Theo Braddy examines myths, stereotypes and assumptions about people with disabilities.
This blog which I have entitled, Dispelling Myths about people with disabilities will hopefully do exactly that – dispel longstanding misunderstandings about persons with disabilities.
I will tackle many of these myths, stereotypes and assumptions held by society.
These myths, assumptions and stereotypes come from various sources but mainly from what we see portrayed on television in made for TV movies and major motion movies such as Million Dollar Baby. Often, these longstanding misbeliefs are passed down from generation to generation. Even the everyday words we use to refer to people with disabilities reinforced many of these myths, stereotypes and assumptions.
It is my hope that through education and increased awareness brought forth by my sharing from my real life experiences, we will embrace a more inclusive community that values all of its citizens who are living with disabilities.
A Bright Sunny Day
It was a bright sunny day and I always look forward to bright sunny days. You see I am a C- 4 quadriplegic and like most quadriplegics we love to feel the sun on our faces. You see our faces are not affected by the spinal cord injury and the sun feels wonderful. So on this bright sunny day coming out of K-Mart, I decided to sit and sun gaze as I do so often. There on the sidewalk, right outside of K-Mart I paused for a moment or two looking up at the sun. I quickly noticed out of the corner of my eye a lady, probably in her 40’s with a little boy, probably 6 or 7 years old. They were about 50 yards away from me. I wouldn’t have given it another thought but I noticed the youngster pointing at me and saying something to which I assumed was his mother. As I continued to wonder what was being said I noticed the lady giving him something and then telling him something while they both looked at me. All of a sudden the young kid started to walk toward me skipping and smiling. As he got closer I suddenly realized what was happening, so I prepared myself to receive it well. He walked up to me and handed me a dollar bill. I quickly said thank you to him but told him to tell his mom that was not needed and gave it back to him and he ran off as quickly as he came. I then quickly decided to do my sun gazing in another location.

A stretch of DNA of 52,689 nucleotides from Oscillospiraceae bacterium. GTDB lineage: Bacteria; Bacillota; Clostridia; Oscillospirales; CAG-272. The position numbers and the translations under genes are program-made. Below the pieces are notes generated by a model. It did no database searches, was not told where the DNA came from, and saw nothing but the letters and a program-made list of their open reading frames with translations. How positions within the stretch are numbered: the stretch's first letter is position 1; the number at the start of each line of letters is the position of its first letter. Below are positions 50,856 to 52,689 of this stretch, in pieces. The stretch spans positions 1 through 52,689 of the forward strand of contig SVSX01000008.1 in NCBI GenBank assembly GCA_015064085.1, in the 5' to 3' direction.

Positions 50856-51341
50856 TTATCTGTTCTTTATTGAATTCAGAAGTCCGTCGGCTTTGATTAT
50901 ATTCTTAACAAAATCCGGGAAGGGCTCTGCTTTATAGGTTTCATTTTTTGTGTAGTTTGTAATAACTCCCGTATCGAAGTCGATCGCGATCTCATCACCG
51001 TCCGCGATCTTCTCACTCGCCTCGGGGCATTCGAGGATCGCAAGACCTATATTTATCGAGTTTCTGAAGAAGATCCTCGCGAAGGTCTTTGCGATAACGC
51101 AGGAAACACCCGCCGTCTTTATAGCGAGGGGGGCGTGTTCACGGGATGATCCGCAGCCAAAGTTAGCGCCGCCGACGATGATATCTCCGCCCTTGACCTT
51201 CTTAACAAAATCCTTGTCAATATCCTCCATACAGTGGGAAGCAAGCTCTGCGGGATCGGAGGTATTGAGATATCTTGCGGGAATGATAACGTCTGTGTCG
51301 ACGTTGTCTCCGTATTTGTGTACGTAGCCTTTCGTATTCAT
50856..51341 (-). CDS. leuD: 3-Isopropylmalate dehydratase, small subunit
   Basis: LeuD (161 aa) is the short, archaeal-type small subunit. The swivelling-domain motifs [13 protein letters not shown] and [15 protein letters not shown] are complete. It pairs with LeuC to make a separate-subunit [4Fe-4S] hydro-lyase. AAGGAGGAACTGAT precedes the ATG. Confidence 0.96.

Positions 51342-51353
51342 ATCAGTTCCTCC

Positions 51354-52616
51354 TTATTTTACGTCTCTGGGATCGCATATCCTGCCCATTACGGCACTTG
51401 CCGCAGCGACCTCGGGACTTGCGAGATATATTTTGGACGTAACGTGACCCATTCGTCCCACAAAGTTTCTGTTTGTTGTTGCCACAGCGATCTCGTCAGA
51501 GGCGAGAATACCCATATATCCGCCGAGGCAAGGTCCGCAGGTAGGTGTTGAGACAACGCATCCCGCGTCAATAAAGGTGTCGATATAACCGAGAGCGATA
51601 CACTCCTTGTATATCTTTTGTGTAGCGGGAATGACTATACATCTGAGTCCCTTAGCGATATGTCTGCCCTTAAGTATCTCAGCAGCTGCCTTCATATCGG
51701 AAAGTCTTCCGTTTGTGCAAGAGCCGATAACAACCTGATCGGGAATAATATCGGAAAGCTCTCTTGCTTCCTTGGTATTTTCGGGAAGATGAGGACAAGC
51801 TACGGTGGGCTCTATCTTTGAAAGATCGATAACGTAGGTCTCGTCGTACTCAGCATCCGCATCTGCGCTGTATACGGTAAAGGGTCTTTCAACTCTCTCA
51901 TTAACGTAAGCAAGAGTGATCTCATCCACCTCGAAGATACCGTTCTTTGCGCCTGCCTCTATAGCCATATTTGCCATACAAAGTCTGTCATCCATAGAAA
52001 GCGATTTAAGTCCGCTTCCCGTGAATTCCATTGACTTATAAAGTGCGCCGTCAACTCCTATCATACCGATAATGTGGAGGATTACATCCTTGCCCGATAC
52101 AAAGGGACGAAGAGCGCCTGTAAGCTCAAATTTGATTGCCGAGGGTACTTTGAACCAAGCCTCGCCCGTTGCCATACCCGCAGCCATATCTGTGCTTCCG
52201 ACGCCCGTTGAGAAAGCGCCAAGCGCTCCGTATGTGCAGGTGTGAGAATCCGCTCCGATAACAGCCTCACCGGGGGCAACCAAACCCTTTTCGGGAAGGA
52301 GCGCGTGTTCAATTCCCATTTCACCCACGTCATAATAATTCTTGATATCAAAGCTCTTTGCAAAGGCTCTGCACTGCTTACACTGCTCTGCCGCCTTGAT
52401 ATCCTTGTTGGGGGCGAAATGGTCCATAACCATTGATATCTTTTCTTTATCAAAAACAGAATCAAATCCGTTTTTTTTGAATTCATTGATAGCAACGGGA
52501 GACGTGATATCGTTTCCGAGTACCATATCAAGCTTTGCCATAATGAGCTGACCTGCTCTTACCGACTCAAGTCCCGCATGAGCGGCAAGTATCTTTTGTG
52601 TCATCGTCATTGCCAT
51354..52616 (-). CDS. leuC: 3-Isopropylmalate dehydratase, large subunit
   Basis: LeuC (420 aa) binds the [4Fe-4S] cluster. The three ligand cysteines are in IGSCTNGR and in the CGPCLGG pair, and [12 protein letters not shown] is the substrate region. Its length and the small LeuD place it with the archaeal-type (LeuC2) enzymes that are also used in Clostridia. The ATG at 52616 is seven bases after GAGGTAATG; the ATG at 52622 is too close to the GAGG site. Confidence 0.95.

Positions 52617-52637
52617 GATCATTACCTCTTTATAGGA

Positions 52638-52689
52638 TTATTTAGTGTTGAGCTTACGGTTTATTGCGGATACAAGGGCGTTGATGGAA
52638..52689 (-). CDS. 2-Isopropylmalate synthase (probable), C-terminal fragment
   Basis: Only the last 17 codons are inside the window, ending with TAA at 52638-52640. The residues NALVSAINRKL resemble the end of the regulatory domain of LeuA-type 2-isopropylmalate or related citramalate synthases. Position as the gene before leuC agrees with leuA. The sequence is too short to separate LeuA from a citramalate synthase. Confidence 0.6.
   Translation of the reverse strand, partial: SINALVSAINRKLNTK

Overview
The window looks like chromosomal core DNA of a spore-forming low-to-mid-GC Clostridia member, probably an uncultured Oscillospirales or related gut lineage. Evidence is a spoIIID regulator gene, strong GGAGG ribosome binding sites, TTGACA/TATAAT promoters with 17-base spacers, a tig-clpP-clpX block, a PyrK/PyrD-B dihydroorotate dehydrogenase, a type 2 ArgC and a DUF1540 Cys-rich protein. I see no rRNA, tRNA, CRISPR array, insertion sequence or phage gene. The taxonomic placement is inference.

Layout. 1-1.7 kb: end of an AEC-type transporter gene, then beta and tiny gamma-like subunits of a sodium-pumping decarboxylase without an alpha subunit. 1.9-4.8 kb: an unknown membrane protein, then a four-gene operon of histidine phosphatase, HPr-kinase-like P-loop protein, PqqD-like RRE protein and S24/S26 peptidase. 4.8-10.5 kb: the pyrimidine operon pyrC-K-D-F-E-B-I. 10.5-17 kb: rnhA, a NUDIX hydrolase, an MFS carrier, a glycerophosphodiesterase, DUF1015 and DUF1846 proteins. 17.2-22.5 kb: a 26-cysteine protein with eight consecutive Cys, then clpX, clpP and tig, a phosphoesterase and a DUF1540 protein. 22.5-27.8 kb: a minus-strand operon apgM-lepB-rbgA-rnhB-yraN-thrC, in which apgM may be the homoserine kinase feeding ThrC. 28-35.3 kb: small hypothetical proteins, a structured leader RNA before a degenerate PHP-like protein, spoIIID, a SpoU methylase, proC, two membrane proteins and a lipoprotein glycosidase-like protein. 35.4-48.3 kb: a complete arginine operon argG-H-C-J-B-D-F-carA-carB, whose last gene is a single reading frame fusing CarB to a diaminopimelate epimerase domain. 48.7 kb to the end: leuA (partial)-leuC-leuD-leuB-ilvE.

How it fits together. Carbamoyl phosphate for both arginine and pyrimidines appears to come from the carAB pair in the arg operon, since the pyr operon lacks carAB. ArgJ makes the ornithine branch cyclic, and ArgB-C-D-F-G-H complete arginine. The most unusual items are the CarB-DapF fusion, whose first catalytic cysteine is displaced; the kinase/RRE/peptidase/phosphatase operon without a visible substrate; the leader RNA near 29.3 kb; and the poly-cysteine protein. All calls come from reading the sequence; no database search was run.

Myth #1: Living with a disability is a personal tragedy and an unending burden and deserves society’s pity.
Reality: People with disabilities are often viewed as tragic figures that society should pity and give handouts. Disability does not mean a poor quality of life. People with disabilities participate in all walks of life including work, family life, church, recreation, and other social activities. It is often the negative attitudes of society and the lack of accessibility within the community that are the real tragedies that people with disabilities need to overcome on a day to day basis.
In my real life story, this mother most likely told her son that I was sitting there begging for money. You see this is one of those longstanding misbeliefs about persons with disabilities that she must have been taught and was still trying to instill into her son. There is nothing wrong with being generous and giving, but when it is attached to negative stereotyping and assumptions about a specific group of people, we can not pass that down to the next generation.
There is much more to say about society’s misbeliefs and assumptions about people with disabilities. Look for my next submission. I will discuss the myths behind the word, “handicapped” and why people with disabilities really don’t like being called handicapped.
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Support for witf is provided by: